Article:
Does Macroeconomics Help Us To Understand the Term Structure of Interest Rates?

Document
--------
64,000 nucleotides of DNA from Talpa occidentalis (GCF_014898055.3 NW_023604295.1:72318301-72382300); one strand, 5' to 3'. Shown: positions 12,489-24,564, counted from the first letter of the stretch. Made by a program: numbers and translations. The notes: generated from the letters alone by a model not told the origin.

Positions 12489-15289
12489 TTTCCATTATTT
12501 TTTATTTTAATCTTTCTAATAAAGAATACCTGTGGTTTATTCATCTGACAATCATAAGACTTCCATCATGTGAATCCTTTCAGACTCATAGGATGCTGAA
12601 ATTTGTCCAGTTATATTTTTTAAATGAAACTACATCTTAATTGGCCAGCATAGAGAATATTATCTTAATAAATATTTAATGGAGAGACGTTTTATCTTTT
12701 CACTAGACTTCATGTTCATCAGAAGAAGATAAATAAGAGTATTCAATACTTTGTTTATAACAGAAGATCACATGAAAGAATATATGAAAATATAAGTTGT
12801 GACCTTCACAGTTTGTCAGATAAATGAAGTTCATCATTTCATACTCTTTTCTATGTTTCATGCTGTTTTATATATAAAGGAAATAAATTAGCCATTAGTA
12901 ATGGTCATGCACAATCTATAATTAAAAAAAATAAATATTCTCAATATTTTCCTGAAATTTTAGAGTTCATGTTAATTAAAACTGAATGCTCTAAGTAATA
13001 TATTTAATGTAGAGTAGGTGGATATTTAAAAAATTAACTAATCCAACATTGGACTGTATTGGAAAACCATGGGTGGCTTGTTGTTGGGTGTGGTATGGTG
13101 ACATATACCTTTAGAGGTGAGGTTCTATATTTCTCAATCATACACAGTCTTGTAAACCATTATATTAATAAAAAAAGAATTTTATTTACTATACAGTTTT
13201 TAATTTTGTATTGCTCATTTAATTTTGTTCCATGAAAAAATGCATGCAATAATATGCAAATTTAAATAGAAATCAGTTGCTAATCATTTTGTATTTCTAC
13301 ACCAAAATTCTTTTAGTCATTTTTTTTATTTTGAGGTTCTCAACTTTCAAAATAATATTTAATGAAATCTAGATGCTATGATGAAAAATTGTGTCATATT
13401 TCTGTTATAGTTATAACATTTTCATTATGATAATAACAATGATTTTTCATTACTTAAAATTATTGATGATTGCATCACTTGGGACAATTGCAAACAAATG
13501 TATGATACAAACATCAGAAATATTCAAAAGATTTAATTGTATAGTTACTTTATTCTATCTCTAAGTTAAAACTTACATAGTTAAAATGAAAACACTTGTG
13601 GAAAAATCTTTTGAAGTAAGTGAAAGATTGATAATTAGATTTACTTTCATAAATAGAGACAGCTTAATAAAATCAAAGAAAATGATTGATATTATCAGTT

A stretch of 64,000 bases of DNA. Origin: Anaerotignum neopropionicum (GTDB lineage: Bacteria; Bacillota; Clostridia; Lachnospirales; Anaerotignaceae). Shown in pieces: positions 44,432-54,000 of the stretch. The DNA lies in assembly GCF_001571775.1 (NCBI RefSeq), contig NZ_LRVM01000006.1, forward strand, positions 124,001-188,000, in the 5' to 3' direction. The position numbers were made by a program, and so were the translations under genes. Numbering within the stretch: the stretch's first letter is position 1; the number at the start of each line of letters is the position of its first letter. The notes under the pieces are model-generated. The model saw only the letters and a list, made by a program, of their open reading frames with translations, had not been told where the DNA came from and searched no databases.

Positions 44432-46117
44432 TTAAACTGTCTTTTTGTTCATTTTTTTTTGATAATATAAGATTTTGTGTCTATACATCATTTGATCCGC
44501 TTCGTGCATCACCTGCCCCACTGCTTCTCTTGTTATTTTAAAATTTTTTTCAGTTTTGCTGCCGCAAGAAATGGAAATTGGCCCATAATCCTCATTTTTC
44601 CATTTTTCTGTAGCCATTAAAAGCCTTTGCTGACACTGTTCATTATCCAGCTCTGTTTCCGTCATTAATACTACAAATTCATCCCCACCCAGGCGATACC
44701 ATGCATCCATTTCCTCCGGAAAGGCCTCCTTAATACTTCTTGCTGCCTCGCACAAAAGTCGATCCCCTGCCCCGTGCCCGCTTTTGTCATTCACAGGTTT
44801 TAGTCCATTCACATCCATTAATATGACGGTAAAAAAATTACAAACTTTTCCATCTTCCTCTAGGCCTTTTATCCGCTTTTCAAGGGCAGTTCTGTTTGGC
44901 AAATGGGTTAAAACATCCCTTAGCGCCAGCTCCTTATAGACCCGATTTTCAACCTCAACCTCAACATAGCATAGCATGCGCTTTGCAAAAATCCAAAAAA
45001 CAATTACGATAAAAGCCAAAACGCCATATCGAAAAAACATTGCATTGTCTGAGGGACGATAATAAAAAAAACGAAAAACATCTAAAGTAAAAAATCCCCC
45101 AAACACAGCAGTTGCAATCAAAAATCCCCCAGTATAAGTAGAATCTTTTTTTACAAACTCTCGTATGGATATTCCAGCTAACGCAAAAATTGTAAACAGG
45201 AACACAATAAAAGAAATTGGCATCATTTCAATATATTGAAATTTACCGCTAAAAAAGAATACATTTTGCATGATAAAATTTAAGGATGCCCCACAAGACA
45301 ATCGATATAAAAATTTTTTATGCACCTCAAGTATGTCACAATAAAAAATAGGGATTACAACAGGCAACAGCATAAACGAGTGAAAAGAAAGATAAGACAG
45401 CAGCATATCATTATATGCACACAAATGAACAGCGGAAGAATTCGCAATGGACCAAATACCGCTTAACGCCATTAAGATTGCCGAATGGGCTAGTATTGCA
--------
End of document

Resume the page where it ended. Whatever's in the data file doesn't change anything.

The expectations model of the term structure states that the yields to maturity of long-term bonds are equal to the average of expected future short-term bond yields. This venerable model has been subjected to numerous empirical tests and almost invariably rejected. The empirical failure is generally attributed either to systematic expectations errors, or to shifts in the risk premia. In fact, the empirical tests, based on the estimation of single-equation models, are not able to discriminate between these two hypotheses. A recent strand of the macro-economic literature has analysed monetary policy by including the central bank reaction function is small empirical macro models. By simulating these models forward it is possible to derive the full forward path of short-term interest rates and hence to construct any long-term interest rate consistent with the expectations model. A direct test of the theory, based on full information, can then be immediately constructed by comparing observed long-term rates with the simulated ones and the associated 95% confidence interval. This is what we do in this Paper. Our results shed new light on the empirical validity of the expectations model.
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